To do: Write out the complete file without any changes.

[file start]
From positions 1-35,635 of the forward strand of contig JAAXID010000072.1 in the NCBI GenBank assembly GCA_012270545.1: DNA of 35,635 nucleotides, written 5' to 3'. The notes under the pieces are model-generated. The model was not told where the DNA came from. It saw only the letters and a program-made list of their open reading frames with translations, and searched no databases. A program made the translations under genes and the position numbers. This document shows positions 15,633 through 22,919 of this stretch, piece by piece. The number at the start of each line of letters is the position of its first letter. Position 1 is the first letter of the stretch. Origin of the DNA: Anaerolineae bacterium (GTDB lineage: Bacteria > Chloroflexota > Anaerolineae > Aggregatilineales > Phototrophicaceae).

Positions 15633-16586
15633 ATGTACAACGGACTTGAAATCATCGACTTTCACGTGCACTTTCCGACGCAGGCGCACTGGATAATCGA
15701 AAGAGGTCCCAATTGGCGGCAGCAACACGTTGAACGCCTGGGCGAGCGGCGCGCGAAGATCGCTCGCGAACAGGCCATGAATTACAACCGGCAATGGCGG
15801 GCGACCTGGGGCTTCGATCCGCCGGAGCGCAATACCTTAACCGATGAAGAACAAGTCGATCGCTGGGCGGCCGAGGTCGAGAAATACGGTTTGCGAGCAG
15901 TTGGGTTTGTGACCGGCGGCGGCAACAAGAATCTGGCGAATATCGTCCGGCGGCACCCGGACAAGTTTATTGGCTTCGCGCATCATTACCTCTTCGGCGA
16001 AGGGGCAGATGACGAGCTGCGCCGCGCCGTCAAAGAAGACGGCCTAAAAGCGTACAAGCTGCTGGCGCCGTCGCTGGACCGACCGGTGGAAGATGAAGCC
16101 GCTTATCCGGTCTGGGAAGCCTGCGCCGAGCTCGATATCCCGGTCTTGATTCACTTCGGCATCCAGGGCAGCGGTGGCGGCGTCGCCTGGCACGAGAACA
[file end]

From positions 1-35,635 of the forward strand of contig JAAXID010000072.1 in the NCBI GenBank assembly GCA_012270545.1: DNA of 35,635 nucleotides, written 5' to 3'. The notes under the pieces are model-generated. The model was not told where the DNA came from. It saw only the letters and a program-made list of their open reading frames with translations, and searched no databases. A program made the translations under genes and the position numbers. This document shows positions 15,633 through 22,919 of this stretch, piece by piece. The number at the start of each line of letters is the position of its first letter. Position 1 is the first letter of the stretch. Origin of the DNA: Anaerolineae bacterium (GTDB lineage: Bacteria > Chloroflexota > Anaerolineae > Aggregatilineales > Phototrophicaceae).

Positions 15633-16586
15633 ATGTACAACGGACTTGAAATCATCGACTTTCACGTGCACTTTCCGACGCAGGCGCACTGGATAATCGA
15701 AAGAGGTCCCAATTGGCGGCAGCAACACGTTGAACGCCTGGGCGAGCGGCGCGCGAAGATCGCTCGCGAACAGGCCATGAATTACAACCGGCAATGGCGG
15801 GCGACCTGGGGCTTCGATCCGCCGGAGCGCAATACCTTAACCGATGAAGAACAAGTCGATCGCTGGGCGGCCGAGGTCGAGAAATACGGTTTGCGAGCAG
15901 TTGGGTTTGTGACCGGCGGCGGCAACAAGAATCTGGCGAATATCGTCCGGCGGCACCCGGACAAGTTTATTGGCTTCGCGCATCATTACCTCTTCGGCGA
16001 AGGGGCAGATGACGAGCTGCGCCGCGCCGTCAAAGAAGACGGCCTAAAAGCGTACAAGCTGCTGGCGCCGTCGCTGGACCGACCGGTGGAAGATGAAGCC
16101 GCTTATCCGGTCTGGGAAGCCTGCGCCGAGCTCGATATCCCGGTCTTGATTCACTTCGGCATCCAGGGCAGCGGTGGCGGCGTCGCCTGGCACGAGAACA